September 9, On This Day
An iconic American artist, Sol (Solomon) LeWitt is said to have helped to establish both Minimalism and Conceptual Art through his work.
He was born today, 93 years ago — September 9, 1928 — although he passed away in April 2007.
LeWitt achieved fame in the late 1960s and has since 1965 been the subject of hundreds of solo exhibitions in museums and galleries around the world.
He was prolific in a wide range of media including drawing, printmaking, photography, painting, installation, and artist’s books. LeWitt transformed the process of art-making by questioning the fundamental relationship between an idea, the subjectivity of the artist, and the artwork a given idea might produce.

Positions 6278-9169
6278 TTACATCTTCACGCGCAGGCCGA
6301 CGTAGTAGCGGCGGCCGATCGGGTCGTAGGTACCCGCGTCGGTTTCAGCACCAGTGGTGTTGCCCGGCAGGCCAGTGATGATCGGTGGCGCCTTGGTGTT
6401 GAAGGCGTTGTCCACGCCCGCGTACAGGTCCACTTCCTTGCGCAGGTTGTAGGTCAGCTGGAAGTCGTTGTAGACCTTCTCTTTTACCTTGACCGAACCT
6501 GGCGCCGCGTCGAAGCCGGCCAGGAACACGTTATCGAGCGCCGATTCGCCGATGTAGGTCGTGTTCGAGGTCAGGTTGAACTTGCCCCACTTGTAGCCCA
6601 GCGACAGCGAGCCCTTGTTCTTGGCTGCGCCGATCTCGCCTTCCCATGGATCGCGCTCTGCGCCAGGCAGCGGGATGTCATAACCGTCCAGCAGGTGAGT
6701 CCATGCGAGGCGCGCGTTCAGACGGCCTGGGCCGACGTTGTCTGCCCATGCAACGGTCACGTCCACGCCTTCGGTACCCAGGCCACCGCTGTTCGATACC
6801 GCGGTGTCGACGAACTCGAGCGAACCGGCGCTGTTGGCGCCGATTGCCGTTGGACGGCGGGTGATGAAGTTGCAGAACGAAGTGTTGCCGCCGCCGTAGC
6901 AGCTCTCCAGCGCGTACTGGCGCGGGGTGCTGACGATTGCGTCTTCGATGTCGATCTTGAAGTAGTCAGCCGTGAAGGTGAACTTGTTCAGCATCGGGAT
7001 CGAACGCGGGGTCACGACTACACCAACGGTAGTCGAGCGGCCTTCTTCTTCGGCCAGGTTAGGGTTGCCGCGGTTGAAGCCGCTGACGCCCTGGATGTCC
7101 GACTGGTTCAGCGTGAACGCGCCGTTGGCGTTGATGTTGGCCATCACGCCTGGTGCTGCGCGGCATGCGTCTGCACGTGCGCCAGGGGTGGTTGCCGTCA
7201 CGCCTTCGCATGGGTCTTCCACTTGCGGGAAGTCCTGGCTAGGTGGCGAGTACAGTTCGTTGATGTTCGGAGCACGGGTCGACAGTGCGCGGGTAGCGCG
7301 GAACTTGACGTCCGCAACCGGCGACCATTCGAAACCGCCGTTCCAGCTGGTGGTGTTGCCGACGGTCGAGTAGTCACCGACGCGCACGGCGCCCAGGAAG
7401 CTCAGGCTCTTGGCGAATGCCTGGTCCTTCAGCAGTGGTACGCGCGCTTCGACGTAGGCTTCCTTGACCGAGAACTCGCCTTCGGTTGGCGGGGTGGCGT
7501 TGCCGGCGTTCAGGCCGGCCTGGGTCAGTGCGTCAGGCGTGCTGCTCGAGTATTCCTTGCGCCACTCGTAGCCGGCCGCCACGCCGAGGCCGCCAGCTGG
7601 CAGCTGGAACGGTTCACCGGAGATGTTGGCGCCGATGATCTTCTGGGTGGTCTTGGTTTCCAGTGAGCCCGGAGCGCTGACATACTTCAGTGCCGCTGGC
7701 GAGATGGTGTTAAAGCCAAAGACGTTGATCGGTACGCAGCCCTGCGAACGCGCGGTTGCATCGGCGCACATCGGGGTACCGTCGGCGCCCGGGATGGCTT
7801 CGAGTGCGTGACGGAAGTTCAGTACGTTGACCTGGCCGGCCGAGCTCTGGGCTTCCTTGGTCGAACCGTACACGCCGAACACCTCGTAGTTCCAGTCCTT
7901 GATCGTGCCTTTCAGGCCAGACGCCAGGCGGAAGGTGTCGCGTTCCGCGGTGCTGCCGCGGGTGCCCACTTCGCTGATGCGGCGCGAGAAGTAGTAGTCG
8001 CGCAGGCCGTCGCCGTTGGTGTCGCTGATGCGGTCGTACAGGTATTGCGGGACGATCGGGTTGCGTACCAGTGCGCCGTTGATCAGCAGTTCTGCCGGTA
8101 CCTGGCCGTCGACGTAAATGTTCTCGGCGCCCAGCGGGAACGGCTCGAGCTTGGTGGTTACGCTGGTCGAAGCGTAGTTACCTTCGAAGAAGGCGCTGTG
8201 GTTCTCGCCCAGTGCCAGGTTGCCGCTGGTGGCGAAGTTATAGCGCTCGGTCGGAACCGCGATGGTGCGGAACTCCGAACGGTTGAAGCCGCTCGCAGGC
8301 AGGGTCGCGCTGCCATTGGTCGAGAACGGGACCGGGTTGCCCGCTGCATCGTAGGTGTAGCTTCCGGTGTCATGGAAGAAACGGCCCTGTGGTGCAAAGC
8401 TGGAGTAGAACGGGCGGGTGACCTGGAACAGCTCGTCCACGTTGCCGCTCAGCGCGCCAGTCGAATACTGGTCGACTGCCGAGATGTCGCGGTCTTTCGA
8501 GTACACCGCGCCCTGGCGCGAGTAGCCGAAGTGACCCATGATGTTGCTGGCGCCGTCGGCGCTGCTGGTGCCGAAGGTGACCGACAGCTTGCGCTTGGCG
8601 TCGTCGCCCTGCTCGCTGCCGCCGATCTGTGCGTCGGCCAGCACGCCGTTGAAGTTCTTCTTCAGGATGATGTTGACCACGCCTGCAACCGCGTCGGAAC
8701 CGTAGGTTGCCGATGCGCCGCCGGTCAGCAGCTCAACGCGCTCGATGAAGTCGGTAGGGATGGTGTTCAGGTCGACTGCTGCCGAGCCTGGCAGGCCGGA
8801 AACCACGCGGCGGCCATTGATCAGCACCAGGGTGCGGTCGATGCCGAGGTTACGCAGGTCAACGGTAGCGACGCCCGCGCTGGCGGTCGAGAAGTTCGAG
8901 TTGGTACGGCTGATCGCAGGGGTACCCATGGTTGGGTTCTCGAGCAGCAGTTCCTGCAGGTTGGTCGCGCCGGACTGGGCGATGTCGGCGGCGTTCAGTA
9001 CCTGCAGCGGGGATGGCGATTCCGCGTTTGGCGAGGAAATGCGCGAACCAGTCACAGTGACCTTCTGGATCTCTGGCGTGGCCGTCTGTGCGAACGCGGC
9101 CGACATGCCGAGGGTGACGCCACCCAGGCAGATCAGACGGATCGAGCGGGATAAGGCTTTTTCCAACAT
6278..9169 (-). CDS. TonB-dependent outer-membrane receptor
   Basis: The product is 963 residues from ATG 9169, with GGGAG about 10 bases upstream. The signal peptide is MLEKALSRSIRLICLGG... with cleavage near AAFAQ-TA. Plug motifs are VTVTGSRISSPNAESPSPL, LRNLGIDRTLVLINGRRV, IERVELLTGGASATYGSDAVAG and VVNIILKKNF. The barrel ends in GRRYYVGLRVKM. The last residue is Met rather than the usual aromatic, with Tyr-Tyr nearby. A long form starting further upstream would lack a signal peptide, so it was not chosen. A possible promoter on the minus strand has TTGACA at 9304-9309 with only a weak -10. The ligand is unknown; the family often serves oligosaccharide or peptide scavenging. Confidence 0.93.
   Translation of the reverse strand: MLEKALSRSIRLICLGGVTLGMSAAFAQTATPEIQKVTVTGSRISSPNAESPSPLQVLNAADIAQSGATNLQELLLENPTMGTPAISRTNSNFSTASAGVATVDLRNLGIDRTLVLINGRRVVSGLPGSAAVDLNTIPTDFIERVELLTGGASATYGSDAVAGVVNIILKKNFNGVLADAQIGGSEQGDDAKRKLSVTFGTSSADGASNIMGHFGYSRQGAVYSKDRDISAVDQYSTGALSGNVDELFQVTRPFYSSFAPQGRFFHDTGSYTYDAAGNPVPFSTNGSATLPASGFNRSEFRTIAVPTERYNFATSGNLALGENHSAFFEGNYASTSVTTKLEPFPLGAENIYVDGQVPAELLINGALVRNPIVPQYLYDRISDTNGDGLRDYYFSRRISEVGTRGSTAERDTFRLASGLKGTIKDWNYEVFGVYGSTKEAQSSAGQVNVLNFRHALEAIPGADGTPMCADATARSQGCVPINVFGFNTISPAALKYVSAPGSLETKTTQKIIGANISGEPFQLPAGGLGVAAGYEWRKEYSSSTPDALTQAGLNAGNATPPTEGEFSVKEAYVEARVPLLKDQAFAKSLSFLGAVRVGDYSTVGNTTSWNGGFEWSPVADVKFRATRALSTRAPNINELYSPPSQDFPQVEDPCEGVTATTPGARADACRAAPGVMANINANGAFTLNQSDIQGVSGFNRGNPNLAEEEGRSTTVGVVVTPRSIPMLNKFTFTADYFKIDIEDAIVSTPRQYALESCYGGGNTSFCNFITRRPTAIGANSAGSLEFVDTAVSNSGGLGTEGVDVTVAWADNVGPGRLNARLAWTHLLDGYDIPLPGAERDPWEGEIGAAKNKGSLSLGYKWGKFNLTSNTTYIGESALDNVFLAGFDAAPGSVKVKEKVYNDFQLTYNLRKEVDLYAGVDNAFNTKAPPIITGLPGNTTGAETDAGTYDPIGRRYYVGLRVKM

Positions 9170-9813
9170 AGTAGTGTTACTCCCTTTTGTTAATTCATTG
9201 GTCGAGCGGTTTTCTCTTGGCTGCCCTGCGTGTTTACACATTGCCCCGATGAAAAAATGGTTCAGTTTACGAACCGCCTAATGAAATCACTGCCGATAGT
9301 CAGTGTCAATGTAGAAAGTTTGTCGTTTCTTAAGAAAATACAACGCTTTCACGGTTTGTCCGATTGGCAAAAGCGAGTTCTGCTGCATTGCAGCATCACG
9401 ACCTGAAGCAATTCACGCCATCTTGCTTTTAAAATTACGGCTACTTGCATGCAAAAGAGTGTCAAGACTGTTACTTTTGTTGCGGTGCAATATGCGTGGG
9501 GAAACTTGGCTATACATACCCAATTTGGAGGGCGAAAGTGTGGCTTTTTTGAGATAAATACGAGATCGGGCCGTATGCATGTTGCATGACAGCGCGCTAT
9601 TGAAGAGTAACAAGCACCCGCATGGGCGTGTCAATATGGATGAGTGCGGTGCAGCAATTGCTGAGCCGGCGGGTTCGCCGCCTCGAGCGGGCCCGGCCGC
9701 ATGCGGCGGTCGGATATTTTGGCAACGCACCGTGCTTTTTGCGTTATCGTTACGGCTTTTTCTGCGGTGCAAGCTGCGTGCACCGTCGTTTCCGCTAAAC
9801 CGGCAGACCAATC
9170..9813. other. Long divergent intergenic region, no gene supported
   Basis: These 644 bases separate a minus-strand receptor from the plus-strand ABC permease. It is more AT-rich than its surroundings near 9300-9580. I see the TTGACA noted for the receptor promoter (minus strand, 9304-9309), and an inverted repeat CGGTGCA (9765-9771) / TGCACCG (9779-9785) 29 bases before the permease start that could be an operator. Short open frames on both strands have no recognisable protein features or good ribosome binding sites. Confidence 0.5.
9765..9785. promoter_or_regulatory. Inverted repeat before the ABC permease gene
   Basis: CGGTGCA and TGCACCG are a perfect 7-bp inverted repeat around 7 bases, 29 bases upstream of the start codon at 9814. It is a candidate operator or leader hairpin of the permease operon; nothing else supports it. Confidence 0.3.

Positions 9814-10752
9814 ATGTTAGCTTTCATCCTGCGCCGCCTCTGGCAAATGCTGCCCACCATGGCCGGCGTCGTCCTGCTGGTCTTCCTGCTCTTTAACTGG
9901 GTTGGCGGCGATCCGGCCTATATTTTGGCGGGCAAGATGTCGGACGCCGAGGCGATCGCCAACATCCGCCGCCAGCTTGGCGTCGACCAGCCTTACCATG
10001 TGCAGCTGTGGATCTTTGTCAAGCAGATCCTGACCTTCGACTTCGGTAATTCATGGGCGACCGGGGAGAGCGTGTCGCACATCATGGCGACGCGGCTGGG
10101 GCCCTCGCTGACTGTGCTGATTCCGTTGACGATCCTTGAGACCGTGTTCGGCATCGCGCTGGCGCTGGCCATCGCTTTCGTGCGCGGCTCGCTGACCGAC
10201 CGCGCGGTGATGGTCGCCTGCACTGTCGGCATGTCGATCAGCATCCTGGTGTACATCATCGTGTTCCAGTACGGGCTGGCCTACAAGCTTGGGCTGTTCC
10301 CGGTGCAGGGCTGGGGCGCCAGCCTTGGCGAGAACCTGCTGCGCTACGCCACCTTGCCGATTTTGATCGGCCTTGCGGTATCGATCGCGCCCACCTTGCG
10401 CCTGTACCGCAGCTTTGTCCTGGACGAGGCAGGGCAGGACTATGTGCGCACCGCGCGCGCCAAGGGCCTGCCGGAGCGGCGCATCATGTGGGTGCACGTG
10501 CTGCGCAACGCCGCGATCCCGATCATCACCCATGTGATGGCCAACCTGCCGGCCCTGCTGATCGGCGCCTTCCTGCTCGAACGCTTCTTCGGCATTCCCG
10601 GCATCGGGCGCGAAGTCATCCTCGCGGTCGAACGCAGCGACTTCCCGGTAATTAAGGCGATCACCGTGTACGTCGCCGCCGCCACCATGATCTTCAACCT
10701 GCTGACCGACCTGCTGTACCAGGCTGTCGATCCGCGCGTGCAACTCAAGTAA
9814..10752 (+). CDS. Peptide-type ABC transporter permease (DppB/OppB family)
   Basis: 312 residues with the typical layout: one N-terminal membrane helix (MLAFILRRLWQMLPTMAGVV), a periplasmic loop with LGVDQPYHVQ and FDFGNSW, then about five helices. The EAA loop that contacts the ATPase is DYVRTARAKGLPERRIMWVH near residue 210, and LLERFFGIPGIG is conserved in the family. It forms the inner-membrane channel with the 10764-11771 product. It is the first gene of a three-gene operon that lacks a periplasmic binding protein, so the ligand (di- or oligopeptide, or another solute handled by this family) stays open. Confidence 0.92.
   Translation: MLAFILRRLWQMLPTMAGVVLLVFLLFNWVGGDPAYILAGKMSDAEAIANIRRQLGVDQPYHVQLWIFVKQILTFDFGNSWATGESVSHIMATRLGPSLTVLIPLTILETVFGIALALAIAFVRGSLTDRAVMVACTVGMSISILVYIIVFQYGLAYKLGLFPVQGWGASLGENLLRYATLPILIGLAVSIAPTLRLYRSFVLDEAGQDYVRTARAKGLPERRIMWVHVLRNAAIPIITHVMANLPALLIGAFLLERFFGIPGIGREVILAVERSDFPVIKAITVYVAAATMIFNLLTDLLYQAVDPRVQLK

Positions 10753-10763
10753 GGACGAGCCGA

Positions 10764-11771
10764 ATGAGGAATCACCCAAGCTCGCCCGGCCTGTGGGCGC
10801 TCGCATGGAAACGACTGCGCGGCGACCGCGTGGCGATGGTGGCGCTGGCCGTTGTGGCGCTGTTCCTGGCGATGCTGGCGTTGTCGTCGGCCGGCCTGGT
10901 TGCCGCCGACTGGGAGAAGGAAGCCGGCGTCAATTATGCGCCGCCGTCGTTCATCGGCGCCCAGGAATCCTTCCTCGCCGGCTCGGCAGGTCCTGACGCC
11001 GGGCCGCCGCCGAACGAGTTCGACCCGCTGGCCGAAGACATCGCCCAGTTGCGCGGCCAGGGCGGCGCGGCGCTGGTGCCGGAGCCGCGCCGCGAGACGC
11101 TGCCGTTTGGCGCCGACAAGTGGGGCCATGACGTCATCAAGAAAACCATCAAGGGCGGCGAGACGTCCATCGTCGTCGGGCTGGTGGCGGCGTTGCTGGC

When it comes to minimal and conceptual art, LeWitt’s prolific two and three-dimensional works range in size from books and gallery-sized installations to monumental outdoor pieces. Besides wall drawings (over 1,200 of which have been executed), he created hundreds of works on paper extending to structures in the form of towers, pyramids, geometric forms, and progressions.
His frequent use of open, modular structures originates from the cube, a form that influenced the artist’s thinking from the time that he first became an artist.
According to the principle of his work, LeWitt’s wall drawings are usually executed by people other than the artist himself. Even after his death, people are still making these drawings.
However, in a significant departure from this aspect of his practice, he created gouache works with his own hands, using the opaque water-based paint to produce free-flowing abstract works in contrasting colors.